CC BY 4.0 · TH Open 2018; 02(03): e329-e333
DOI: 10.1055/s-0038-1672187
Original Article
Georg Thieme Verlag KG Stuttgart · New York

Bethesda Assay for Detecting Inhibitory Anti-ADAMTS13 Antibodies in Immune-Mediated Thrombotic Thrombocytopenic Purpura

Chiara Vendramin
1   Department of Haematology, University College London Hospital, London, United Kingdom
,
Mari Thomas
2   Department of Haematology, University College London Hospital, Cardiometabolic Programme NIHR UCLH/UCL BRC, London, United Kingdom
,
John-Paul Westwood
1   Department of Haematology, University College London Hospital, London, United Kingdom
,
Marie Scully
2   Department of Haematology, University College London Hospital, Cardiometabolic Programme NIHR UCLH/UCL BRC, London, United Kingdom
› Author Affiliations
Further Information

Publication History

07 June 2018

09 August 2018

Publication Date:
26 September 2018 (online)

Abstract

A diagnosis of thrombotic thrombocytopenic purpura (TTP) is confirmed by a severe deficiency (<10%) of a disintegrin and metalloproteinase with a thrombospondin type 1 motif, member 13 (ADAMTS13) activity. Autoantibodies to ADAMTS13 can be detected with a simplified enzyme-linked immunosorbent assay (ELISA). An alternative methodology is a Bethesda assay, which has never been formally assessed in TTP. This study aimed to investigate the inhibitory anti-ADAMTS13 antibody assay and determine if the Bethesda assay is advantageous compared with the ELISA, measuring total immunoglobulin G (IgG) antibodies to ADAMTS 13. The Bethesda method determines the neutralizing activity of anti-ADAMTS13 antibodies in pooled normal plasma. We selected six immune-mediated TTP (iTTP) patients with ADAMTS13 activity levels <10% and strong ADAMTS13 inhibitors by 50:50 mixing studies and analyzed anti-ADAMTS13 antibodies using the Bethesda and ELISA assays. ADAMTS13 activity was stable at room temperature, while a time-dependent decrease in activity was detected in assay conditions of 37°C. Adding 5 mM Ca2+ to citrated plasma prevented loss of ADAMTS13 activity with time. There was time dependence to the antibody-mediated inactivation, after 2-hour incubation. Two of the iTTP patients had no detectable ADAMTS13 antibodies by the Bethesda assay, but had high titer of anti-ADAMTS13 antibodies and low ADAMTS13 antigen levels. The Bethesda assay can only detect anti-ADAMTS13 antibodies that functionally inhibit ADAMTS13. The anti-ADAMTS13 IgG ELISA instead allows the rapid identification of total IgG autoantibodies, detecting both inhibitory and noninhibitory antibodies.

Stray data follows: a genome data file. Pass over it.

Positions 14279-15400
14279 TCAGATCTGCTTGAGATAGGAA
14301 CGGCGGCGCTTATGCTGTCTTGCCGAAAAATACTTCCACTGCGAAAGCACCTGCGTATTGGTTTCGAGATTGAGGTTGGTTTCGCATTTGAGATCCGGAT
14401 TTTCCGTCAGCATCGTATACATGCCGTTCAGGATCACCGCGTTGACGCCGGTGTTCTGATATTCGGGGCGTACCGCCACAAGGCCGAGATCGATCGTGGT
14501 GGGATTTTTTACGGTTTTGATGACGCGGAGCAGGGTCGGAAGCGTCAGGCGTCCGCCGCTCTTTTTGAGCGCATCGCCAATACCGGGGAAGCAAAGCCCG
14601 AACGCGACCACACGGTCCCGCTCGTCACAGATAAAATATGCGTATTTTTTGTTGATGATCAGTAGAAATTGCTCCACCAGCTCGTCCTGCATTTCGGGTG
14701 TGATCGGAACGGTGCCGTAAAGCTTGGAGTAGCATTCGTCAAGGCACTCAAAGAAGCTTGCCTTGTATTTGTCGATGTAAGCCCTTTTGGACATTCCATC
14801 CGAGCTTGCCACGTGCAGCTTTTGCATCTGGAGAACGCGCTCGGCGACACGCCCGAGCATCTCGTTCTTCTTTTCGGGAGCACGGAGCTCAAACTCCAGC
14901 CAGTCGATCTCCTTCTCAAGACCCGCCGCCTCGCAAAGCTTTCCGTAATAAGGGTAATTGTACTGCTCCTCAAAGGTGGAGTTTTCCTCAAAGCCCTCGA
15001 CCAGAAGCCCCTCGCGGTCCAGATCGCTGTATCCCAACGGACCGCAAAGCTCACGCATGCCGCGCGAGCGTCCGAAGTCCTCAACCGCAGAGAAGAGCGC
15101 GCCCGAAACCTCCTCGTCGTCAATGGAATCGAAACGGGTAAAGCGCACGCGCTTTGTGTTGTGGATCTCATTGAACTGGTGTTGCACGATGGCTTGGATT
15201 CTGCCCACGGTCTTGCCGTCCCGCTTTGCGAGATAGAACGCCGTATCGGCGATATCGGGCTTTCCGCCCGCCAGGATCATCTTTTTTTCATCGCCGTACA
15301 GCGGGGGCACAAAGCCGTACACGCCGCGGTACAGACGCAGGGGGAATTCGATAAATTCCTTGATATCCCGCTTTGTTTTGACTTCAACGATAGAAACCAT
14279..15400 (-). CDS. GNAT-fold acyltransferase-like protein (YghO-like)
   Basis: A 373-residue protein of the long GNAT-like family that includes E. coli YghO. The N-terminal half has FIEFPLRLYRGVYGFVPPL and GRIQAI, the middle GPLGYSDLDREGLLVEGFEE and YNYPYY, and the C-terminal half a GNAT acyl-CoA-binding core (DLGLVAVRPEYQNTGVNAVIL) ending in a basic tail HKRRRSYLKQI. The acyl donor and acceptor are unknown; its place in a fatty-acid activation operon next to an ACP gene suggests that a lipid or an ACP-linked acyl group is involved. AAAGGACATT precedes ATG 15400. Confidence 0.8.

Authors' Contributions

C.V. analyzed the data and wrote the manuscript; M.T., J-P.W., and M.S. collected data and reviewed the manuscript.